Productivity figures in the UK climbed despite Pandemic
Britain’s productivity improved in the first 12 months of the pandemic, according to figures from the ONS. The national lockdowns forced labour intensive industries to close and higher value jobs moved online, leading to output per hour figures growing 0.9% in the year to March. This is now 0.5% higher than at the end of 2019, the fastest annual growth in productivity since Q2 of 2018 (excluding one Covid-19 related anomaly).  
Business Confidence peaks at highest level in 16 years 

BDO’s latest trends report has revealed business confidence in the UK is at its highest level since 2005 as businesses look forward to the final easing of lockdown measures on July 19th. The increase was primarily driven by the manufacturing optimism index, mirroring growing global economic confidence as the vaccination programmes and lifting of lockdown restrictions starts to pay off. In contrast however, the rise in the services optimism index was less impactful, mostly due to the fact businesses in the hospitality sector have seen little change in terms of lockdown restrictions in the past month. Another encouraging sign however was the BDO employment Index increasing for the 2nd consecutive month in June, whilst the inflation index also achieved a 4 year high. Of course there is much to be optimistic about, but it’s important to pay close attention to the role that inflation plays here; a longer term inflation period would obviously be cause for some concern for businesses.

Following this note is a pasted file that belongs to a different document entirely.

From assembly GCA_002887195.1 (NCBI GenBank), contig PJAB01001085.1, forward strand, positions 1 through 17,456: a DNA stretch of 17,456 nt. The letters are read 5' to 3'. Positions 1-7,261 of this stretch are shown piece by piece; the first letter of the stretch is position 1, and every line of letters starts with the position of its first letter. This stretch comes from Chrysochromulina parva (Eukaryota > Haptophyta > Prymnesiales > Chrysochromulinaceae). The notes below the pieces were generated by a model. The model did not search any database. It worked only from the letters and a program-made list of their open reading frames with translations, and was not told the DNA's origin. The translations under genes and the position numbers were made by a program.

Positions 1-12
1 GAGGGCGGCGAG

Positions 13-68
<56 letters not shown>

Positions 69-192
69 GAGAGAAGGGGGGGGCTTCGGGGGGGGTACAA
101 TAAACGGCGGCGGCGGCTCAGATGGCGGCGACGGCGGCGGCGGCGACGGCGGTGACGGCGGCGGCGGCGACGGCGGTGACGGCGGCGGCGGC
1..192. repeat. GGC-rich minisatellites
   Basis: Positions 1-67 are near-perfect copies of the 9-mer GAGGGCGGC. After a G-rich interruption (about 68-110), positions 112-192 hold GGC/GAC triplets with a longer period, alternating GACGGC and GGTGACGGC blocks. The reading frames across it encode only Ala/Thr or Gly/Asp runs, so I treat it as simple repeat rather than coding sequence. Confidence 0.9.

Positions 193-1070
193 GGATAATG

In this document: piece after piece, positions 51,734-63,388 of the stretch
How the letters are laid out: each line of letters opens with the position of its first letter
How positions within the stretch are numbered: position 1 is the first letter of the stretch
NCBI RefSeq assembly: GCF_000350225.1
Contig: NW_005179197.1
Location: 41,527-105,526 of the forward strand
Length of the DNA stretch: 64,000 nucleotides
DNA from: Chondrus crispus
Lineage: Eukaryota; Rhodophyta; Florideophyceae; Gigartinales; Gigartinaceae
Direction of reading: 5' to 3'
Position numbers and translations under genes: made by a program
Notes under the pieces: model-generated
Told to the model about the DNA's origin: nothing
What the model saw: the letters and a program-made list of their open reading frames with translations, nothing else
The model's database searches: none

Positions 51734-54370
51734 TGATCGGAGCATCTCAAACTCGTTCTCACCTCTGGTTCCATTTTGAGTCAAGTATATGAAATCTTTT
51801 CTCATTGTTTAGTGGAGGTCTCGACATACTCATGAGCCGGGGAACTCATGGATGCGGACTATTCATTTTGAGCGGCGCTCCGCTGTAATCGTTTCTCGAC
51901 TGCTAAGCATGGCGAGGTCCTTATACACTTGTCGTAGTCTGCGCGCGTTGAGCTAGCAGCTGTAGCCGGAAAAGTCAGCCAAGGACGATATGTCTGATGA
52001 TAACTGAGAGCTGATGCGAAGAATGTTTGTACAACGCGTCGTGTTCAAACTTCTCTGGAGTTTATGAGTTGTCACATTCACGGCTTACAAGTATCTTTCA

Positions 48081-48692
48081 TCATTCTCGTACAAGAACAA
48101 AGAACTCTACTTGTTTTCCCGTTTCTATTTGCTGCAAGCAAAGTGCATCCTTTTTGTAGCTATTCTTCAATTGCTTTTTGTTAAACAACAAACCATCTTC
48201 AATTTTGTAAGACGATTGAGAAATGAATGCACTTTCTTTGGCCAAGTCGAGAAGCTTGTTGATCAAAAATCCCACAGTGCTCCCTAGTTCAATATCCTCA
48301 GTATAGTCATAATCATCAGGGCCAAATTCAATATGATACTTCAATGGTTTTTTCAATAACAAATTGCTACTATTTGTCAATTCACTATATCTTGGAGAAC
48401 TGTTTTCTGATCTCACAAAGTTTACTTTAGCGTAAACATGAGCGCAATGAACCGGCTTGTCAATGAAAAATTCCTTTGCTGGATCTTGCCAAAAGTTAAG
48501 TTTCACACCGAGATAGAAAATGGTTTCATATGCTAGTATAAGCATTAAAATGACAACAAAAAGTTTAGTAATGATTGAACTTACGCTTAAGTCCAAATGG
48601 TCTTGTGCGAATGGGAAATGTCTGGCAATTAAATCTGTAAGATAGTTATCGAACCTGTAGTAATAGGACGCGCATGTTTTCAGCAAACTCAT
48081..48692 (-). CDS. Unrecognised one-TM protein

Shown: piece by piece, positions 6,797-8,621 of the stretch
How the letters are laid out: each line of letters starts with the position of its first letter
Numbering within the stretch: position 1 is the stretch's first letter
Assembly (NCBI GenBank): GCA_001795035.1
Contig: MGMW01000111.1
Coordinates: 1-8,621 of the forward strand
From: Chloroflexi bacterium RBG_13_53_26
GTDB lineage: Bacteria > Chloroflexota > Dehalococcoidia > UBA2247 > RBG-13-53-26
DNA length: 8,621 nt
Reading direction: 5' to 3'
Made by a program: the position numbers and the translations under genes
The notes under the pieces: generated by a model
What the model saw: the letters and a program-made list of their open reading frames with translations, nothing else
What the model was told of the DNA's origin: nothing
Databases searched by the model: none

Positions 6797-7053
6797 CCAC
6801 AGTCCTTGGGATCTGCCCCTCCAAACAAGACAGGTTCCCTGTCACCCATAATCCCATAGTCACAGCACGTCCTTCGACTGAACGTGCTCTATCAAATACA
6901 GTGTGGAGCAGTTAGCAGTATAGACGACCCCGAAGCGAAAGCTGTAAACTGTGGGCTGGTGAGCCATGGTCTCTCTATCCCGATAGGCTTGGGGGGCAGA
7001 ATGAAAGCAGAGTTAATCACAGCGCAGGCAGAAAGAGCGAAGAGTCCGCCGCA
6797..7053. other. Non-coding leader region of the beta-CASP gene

Fastest quarterly growth on record for retail sector

Data released by KPMG and the British Retail Consortium has shown that the retail sector has recorded the fastest quarterly growth on record for shopping online and in stores. Retail sales were an impressive 13.1% higher in June than in the same period 2 years ago, whilst the total for Q2 2021 was up 10.4% on the same 3 month period in 2019. The figures look specifically at 2021 in comparison to 2019 as the figures in 2020 were distorted by the pandemic caused downturn. Obviously we were expecting to see a significant growth spurt in the retail sectors once the lockdown measures were lifted, however its still important to recognise the successes where they arise as the UK economy looks to bounce back successfully.

Unemployment levels drop   

The UK unemployment rate dropped between March and May, falling 0.2 percentage points to 4.8%. The ONS report also showed that there are more job vacancies now than there were before the Covid 19 Pandemic, with 862,000 vacancies available in April to June. This represents a 9.9% increase (77,500 more jobs) on the number recorded in January to March 2020. Furthermore, annual pay growth in the 3 months ending in May was at 7.3%. Encouraging signs indeed it seems on the continued path to recovery.

UK borrowing decreases amidst ongoing recovery 

Latest figures from the ONS show the Government £22.8bn in June, the second highest total for the month since records began, however this was £5.5bn lower than June 2020. Borrowing for Q1 of 2021 stood at £69.5bn, which was in fact £18.9bn lower than the Office for Budget Responsibility forecast, a positive indication that the economy is recovering faster than originally expected. It should be noted however that with inflation rising, the Government spent a record £8.7bn in interest on repaying its debts in June – more than three times as much as the £2.7bn in interest payments for the same period in 2020. The Institute for Fiscal Studies has consequently warned that the lower than expected borrowing was likely to be temporary, and coupled with the rising interest costs on debts, will leave Chancellor Rishi Sunak with ‘very little room for manoeuvre’ in his upcoming spending review.

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*Sources: The Times, City AM,, NACFB, KPMG, Financial Times

Published On: July 30th, 2021 / Categories: Business, finance /